U.S. patent application Ser. No. 09/517540 describes a system, method and computer program product to identify and describe one or more topics in one or more documents in a document set, a term set process creates a basic term set from the document set where the term set comprises one or more basic terms of one or more words in the document. A document vector process then creates a document vector for each document. The document vector has a document vector direction representing what the document is about. A topic vector process then creates one or more topic vectors from the document vectors. Each topic vector has a topic vector direction representing a topic in the document set. A topic term set process creates a topic term set for each topic vector that comprises one or more of the basic terms describing the topic represented by the topic vector. Each of the basic terms in the topic term set associated with the relevancy of the basic term. A topic-document relevance process creates a topic-document relevance for each topic vector and each document vector. The topic-document relevance representing the relevance of the document to the topic. A topic sentence set process creates a topic sentence set for each topic vector that comprises of one or more topic sentences that describe the topic represented by the topic vector. Each of the topic sentences is then associated with the relevance of the topic sentence to the topic represented by the topic vector.
 Thus there is a need for a technique that discovers topics from within a collection of electronically stored documents and automatically extracts and summarises topics.
 According to a first aspect, the present invention provides a method of detecting and summarising at least one topic in at least one document of a document set, each document in said document set having a plurality of terms and a plurality of sentences comprising said plurality of terms, whereby said plurality of terms and said plurality of sentences are represented as a plurality of vectors in a two-dimensional space, said method comprising the steps of: pre-processing said at least one document to extract a plurality of significant terms and to create a plurality of basic terms; in response to said pre-processing step, formatting said at least one document and said plurality of basic terms; in response to said formatting step, reducing said plurality of basic terms; reducing said plurality of sentences and creating a matrix of said reduced plurality of basic terms and said reduced plurality of sentences; utilising said matrix to correlate said plurality of basic terms; transforming a two-dimensional co-ordinate associated with each of said correlated plurality of basic terms to an “n”-dimensional co-ordinate; in response to said transforming step, clustering said reduced plurality of sentence vectors in said “n”-dimensional space, and associating magnitudes of said reduced plurality of sentence vectors with said at least one topic.
 Preferably, the formatting step further comprises the step of producing a file comprising at least one term and an associated location within the at least one document of the at least one term. In a preferred embodiment, the creating a matrix step further comprises the steps of: reading the plurality of basic terms into a term vector; reading the file comprising at least one term into a document vector; utilising the term vector, the document vector and an associated threshold to reduce the plurality of basic terms; utilising the extracted plurality of significant terms to reduce the plurality of sentences, and reading the reduced plurality of sentences into a sentence vector.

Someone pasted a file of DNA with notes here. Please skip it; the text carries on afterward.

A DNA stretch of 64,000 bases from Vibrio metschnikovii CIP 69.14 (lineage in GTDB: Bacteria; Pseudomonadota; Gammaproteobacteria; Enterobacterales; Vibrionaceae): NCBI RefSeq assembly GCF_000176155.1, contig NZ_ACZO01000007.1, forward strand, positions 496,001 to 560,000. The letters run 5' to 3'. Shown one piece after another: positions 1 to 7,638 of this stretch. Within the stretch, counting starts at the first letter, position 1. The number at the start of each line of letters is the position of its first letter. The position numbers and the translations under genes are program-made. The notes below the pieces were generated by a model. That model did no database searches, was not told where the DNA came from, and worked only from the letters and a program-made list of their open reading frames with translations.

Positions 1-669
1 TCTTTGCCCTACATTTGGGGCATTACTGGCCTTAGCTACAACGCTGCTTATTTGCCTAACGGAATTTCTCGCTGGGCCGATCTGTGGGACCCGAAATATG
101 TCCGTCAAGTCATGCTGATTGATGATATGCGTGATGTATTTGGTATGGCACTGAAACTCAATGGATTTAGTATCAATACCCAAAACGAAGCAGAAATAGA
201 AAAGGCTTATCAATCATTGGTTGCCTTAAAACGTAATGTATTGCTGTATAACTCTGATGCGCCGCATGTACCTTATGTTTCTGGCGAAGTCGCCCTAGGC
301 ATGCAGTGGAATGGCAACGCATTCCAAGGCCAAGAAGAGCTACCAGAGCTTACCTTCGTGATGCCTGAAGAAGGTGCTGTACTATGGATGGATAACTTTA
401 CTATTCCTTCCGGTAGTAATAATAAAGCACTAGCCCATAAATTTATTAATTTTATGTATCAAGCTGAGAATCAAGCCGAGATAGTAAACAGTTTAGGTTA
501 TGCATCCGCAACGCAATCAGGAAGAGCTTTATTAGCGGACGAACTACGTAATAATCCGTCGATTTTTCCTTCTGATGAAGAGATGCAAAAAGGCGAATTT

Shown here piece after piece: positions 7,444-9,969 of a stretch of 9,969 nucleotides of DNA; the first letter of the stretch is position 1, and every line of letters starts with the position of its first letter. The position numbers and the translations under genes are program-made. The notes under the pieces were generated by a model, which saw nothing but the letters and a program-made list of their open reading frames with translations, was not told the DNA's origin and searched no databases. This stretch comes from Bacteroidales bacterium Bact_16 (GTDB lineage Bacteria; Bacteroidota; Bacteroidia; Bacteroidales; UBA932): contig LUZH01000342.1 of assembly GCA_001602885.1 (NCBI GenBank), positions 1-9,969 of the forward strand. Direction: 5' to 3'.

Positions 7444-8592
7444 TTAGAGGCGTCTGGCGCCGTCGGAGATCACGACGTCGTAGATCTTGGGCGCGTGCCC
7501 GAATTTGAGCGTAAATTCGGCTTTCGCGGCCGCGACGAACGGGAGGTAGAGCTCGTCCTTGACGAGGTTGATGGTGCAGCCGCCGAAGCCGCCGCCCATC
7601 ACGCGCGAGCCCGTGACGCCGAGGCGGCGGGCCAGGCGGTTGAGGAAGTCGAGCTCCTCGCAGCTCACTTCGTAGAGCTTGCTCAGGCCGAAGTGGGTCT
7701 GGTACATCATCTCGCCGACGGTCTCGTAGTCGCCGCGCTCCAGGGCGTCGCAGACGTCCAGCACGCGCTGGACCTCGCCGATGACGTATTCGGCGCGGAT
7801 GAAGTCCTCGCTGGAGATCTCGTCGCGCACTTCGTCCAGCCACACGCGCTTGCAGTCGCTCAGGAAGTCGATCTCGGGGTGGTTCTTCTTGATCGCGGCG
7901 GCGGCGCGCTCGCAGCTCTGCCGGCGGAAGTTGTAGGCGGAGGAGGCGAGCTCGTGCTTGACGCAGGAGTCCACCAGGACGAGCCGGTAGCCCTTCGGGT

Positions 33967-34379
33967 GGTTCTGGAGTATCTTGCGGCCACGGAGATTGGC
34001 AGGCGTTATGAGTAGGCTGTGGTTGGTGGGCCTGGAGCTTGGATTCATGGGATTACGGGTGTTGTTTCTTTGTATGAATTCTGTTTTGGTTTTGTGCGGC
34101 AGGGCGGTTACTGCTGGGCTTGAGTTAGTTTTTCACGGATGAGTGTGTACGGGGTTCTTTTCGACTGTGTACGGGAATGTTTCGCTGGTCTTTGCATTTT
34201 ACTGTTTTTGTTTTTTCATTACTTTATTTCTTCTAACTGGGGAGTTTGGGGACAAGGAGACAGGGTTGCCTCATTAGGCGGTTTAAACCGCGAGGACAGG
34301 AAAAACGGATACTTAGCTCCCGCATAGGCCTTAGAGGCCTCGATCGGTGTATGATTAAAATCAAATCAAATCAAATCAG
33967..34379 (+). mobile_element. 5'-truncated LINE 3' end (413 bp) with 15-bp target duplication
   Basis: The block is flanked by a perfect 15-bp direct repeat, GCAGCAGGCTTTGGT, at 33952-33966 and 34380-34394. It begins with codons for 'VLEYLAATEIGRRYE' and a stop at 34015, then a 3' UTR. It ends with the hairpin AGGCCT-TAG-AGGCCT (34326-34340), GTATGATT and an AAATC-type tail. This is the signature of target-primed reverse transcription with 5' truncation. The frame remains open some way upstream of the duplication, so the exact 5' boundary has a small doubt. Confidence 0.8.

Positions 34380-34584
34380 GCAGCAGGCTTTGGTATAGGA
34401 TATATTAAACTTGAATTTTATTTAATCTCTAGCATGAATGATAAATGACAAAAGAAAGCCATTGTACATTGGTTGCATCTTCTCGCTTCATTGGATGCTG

Preferably, the correlated plurality of basic terms are transformed to hyper spherical co-ordinates. More preferably, end points associated with reduced plurality of sentence vectors lying in close proximity, are clustered. In the preferred embodiment, the clusters of the plurality of sentence vectors are linearly shaped.
 Preferably, each of the clusters represents at least one topic and to improve results, in the preferred implementation, field weighting is carried out. In a preferred embodiment, a reduced sentence vector having a large associated magnitude, is associated with at least one topic.
 According to a second aspect, the present invention provides a system for detecting and summarising at least one topic in at least one document of a document set, each document in said document set having a plurality of terms and a plurality of sentences comprising said plurality of terms, whereby said plurality of terms and said plurality of sentences are represented as a plurality of vectors in a two-dimensional space, said method comprising the steps of: means for pre-processing said at least one document to extract a plurality of significant terms and to create a plurality of basic terms; means, responsive to said pre-processing means, for formatting said at least one document and said plurality of basic terms; means, responsive to said formatting means, for reducing said plurality of basic terms; reducing said plurality of sentences and creating a matrix of said reduced plurality of basic terms and said reduced plurality of sentences; means for utilising said matrix to correlate said plurality of basic terms; means for transforming a two-dimensional co-ordinate associated with each of said correlated plurality of basic terms to an “n”-dimensional co-ordinate; means, responsive to said transforming means, for clustering said reduced plurality of sentence vectors in said “n”-dimensional space, and means for associating magnitudes of said reduced plurality of sentence vectors with said at least one topic.